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It Matters What You Believe - Part 6

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The Christian's DNA - Part 1

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The Christian's DNA - Part 2

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The Christian's DNA - Part 3

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The Christian's DNA - Part 4

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The Christian's DNA - Part 5

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Love as a Sign of Life - Part 1

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Love as a Sign of Life - Part 3

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Love as a Sign of Life - Part 6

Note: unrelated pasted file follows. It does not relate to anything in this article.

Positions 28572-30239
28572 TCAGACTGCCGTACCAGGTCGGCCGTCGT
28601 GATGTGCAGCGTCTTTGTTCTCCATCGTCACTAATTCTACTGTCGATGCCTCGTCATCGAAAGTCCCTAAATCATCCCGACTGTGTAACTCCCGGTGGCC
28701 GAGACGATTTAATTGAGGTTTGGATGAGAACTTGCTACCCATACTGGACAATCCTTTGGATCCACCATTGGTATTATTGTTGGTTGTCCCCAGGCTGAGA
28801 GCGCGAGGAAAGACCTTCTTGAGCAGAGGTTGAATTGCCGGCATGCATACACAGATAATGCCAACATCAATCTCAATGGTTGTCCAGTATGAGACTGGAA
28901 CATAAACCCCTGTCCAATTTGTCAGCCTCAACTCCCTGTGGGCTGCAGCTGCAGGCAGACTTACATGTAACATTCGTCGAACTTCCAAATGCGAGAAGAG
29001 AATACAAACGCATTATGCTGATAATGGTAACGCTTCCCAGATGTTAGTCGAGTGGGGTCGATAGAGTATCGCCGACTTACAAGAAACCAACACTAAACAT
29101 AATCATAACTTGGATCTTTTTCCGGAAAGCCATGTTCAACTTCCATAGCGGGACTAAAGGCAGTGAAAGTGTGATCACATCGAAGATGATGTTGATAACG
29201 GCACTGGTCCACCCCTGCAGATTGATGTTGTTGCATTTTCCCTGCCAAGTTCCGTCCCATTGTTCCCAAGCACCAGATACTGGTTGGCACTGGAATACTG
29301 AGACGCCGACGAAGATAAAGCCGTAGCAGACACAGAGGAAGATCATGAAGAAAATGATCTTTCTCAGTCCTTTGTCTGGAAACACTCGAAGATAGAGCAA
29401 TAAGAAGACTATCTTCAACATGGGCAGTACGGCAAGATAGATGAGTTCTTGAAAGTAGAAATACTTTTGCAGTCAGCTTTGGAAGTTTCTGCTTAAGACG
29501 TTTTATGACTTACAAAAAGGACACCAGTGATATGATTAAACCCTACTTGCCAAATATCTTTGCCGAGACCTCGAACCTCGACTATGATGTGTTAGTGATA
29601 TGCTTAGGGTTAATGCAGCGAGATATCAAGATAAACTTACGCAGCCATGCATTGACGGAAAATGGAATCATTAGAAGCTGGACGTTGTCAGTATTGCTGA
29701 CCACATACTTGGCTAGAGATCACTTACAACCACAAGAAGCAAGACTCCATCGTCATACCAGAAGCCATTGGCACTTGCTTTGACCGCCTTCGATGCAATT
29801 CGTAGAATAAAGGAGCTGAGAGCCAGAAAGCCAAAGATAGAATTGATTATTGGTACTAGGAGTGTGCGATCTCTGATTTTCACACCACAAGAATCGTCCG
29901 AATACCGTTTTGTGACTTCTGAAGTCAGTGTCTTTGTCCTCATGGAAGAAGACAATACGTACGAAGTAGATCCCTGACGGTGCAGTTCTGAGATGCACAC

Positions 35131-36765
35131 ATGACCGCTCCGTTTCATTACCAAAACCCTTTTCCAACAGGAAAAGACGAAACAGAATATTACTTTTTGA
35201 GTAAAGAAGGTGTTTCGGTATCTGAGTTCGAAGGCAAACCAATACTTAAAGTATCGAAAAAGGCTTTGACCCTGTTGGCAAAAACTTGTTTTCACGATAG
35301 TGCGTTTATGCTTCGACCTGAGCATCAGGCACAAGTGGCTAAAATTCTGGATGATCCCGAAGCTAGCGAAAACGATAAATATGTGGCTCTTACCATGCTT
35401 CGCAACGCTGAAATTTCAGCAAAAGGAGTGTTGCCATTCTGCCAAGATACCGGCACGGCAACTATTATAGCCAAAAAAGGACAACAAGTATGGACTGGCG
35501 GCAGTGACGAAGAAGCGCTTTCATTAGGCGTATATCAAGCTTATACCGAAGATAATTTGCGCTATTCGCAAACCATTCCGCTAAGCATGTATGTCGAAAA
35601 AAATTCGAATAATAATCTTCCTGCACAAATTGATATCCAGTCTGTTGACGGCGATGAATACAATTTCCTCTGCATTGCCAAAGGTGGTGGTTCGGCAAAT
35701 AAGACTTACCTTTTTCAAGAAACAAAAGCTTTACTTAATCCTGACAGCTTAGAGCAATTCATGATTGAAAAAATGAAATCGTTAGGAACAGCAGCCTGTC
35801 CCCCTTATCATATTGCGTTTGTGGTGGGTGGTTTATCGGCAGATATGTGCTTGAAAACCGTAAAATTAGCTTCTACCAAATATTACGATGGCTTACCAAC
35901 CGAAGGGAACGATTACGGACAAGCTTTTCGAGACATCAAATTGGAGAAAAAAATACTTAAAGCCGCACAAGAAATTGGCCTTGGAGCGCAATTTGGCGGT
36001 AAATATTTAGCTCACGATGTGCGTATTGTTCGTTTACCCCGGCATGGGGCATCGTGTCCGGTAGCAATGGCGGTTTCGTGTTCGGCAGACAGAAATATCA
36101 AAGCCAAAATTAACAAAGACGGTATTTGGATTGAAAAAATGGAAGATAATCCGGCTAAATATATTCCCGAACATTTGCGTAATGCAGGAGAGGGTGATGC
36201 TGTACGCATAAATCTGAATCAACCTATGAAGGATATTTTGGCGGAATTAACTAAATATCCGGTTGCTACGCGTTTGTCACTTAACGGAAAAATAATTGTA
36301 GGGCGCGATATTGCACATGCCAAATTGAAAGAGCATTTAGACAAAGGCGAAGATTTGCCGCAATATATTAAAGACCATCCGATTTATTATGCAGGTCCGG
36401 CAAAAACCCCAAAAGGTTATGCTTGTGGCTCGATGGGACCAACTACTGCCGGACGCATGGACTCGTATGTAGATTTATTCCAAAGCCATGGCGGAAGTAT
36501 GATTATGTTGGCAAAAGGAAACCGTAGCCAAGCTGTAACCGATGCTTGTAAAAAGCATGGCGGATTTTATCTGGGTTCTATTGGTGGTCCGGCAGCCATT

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Recognizing False Teachers - Part 2

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Recognizing False Teachers - Part 3

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Recognizing False Teachers - Part 4

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Recognizing False Teachers - Part 5

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Recognizing False Teachers - Part 6

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This Is Love - Part 1

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This Is Love - Part 2

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This Is Love - Part 4

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This Is Love - Part 5

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The Nature of Saving Faith - Part 6

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The Nature of Saving Faith - Part 7

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Real Christians & Deep Fakes - Part 2

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Real Christians & Deep Fakes - Part 3